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Sunscreen for Sensitive Skin


By now we all know that sunscreen is a must. For years many of us believed that our melanated skin was immune to the effects of sun-damage and that sunscreen was only for pale people. While the idea may have been empowering, unfortunately it was a myth all along. We’re wide-awake now, but this awareness raises questions for people who have never shopped for sunscreen. How much SPF do I need? What’s the best type of sunscreen for me? What if I have eczema and sensitive skin?

My dermatologist explained to me that I needed to use sunscreen regardless of my brown skin, and it was especially important because of the hyperpigmentation on my face. I remember my first time shopping for sunscreen. It was such a process! I didn’t know the answer to any of the above questions. I was a broke college student so I wasn’t trying to break the bank, and it was no secret that I had extra-sensitive skin. I searched and searched and opted for a sunscreen for acne-prone skin that was supposed to help prevent breakouts. It did the exact opposite and I had to deal with that breakout for about a month after using it. I didn’t mention the hives on the rest of my body, did I?

After that experience, I took a break from using sunscreen. The inflammation that the sunscreen caused discouraged me, and I’m not proud of it, but I was no longer willing to continue playing sunscreen roulette. I wasn’t sure why the sunscreen had such a negative effect on my skin, so I went to see an esthetician. I learned a lot from her and that visit actually led me to better self-care practices, but that ‘s another story.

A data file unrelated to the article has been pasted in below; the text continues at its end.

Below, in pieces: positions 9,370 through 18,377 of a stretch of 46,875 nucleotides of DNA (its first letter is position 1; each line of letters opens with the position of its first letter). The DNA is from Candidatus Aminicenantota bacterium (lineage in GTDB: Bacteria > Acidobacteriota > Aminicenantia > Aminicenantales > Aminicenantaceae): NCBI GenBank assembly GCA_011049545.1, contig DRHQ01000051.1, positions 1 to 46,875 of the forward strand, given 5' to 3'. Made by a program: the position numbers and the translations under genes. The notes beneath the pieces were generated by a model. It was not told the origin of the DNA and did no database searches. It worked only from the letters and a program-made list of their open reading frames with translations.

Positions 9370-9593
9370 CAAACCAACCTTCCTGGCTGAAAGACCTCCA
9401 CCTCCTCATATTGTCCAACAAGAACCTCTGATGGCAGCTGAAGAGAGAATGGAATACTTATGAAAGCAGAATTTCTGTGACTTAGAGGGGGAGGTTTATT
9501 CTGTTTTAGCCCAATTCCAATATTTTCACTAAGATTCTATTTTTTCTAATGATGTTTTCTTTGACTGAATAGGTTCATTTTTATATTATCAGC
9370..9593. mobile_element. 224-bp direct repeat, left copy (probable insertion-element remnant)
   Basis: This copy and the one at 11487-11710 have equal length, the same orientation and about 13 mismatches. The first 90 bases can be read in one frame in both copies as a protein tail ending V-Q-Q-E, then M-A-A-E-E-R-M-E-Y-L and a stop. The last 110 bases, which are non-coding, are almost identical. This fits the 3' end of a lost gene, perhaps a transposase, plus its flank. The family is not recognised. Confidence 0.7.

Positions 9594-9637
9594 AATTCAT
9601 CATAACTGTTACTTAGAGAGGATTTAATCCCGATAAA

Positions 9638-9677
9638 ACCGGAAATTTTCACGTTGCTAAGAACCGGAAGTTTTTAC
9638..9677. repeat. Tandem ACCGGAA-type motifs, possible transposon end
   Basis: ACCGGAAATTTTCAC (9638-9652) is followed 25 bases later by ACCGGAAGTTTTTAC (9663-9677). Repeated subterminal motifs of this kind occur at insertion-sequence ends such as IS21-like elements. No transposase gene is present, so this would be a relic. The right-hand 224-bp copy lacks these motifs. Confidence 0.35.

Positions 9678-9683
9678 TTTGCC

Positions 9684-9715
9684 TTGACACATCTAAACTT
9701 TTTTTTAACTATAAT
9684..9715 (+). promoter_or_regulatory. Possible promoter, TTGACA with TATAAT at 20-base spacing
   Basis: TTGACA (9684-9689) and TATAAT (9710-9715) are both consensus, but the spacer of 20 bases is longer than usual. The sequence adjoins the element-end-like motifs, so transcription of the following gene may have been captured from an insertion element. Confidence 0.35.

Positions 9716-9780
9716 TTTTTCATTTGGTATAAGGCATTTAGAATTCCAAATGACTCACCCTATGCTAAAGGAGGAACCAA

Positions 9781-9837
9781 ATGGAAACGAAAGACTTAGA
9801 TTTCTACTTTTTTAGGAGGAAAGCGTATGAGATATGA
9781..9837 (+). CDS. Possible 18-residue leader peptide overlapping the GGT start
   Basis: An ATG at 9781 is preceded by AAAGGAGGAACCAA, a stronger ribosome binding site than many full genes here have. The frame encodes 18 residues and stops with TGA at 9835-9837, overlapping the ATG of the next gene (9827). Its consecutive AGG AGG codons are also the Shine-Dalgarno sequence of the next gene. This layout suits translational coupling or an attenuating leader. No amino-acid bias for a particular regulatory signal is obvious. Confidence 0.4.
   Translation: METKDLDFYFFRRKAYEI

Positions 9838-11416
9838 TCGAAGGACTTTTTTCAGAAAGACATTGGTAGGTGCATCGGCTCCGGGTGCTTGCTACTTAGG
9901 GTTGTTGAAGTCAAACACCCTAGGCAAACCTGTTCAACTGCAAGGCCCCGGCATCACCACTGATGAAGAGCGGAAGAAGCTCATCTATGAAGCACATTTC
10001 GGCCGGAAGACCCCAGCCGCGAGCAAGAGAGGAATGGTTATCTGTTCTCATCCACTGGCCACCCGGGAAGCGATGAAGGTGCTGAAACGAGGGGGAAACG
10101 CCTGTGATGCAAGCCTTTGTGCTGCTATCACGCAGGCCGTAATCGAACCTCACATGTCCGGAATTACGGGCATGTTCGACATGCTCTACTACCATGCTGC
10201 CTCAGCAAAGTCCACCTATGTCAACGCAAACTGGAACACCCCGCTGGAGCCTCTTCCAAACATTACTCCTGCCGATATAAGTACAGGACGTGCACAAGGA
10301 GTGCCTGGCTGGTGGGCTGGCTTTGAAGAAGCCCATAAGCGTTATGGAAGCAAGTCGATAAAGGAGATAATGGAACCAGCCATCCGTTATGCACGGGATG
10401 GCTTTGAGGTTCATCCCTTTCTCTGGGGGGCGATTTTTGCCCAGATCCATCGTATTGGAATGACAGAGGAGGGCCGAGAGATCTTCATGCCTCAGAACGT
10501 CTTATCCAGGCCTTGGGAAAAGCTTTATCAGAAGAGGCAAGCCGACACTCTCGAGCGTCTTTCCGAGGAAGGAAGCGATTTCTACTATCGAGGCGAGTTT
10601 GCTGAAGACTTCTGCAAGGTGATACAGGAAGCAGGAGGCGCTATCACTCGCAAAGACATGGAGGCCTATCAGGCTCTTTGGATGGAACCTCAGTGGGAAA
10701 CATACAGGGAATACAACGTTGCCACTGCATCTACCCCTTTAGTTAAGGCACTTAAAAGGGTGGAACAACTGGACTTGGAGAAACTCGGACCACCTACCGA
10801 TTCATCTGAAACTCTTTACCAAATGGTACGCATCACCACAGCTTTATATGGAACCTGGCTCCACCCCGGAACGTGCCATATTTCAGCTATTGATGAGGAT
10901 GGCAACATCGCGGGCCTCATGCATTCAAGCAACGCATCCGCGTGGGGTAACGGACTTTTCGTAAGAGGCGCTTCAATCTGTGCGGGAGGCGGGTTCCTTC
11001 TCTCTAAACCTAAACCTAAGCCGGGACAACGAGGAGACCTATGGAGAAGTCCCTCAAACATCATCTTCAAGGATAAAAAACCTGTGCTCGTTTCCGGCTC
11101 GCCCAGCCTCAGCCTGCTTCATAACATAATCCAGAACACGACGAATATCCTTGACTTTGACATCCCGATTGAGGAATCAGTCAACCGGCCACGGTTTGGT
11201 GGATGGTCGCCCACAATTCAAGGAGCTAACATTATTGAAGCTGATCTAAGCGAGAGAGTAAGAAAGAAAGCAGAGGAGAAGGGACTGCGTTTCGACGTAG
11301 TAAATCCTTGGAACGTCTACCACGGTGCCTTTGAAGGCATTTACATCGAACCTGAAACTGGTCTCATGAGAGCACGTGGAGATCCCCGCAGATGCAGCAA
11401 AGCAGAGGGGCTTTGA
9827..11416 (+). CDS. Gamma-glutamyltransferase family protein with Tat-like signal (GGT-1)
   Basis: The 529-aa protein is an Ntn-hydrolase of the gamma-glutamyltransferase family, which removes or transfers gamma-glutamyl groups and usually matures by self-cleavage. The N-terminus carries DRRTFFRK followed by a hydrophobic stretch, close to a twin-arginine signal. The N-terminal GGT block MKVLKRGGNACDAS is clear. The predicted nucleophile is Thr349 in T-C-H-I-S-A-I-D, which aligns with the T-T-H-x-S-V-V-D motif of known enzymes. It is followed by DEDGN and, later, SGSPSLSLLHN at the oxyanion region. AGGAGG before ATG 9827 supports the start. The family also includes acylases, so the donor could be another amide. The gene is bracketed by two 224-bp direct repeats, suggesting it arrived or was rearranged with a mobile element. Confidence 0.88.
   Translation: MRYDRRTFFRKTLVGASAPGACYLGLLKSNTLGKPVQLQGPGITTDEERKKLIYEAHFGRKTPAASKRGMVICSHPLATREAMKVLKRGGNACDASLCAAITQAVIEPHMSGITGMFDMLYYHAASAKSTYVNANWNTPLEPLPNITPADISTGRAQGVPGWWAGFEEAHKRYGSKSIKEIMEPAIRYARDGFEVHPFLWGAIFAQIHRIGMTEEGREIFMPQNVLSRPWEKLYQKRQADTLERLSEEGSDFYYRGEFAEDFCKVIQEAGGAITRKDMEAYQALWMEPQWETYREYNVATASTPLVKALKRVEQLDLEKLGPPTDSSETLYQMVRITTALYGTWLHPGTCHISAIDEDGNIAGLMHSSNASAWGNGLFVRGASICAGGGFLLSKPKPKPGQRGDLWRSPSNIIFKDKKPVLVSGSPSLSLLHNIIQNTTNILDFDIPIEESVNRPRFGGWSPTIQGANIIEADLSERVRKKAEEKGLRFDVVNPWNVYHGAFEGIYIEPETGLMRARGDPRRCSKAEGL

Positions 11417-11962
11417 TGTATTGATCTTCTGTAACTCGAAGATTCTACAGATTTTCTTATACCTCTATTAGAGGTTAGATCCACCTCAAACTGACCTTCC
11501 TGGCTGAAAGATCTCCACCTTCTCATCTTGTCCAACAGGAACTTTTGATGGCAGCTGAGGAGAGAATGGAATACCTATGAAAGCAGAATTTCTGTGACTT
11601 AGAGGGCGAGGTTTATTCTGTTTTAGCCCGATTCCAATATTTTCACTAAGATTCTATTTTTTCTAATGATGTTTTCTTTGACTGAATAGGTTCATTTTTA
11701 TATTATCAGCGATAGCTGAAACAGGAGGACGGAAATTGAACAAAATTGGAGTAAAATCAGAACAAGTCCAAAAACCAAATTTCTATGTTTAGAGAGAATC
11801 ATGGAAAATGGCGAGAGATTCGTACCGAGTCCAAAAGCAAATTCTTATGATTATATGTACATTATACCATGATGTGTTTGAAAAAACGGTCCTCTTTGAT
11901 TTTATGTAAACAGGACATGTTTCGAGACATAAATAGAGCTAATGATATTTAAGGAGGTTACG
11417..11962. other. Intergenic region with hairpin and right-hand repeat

If you have eczema or sensitive skin, chances are sunrays burn you quicker than the average person. Our skin can react to those summertime sunrays, but the ingredients in sunscreen can also induce inflammation. It’s important to find a sunscreen that really works for you because at the end of the day it is important, whether you only step outside to get behind the wheel of your car, or you’re a serial camper.

I found my sunscreen products through trial and error, but through further research I found that the National Eczema Association has a list of products that are included in its Seal of Acceptance Program. In order to be included in the program, products must by mineral based (titanium dioxide and zinc oxide), must be alcohol-free, must be broad-spectrum (protection from UVA A and UVA B rays), and be S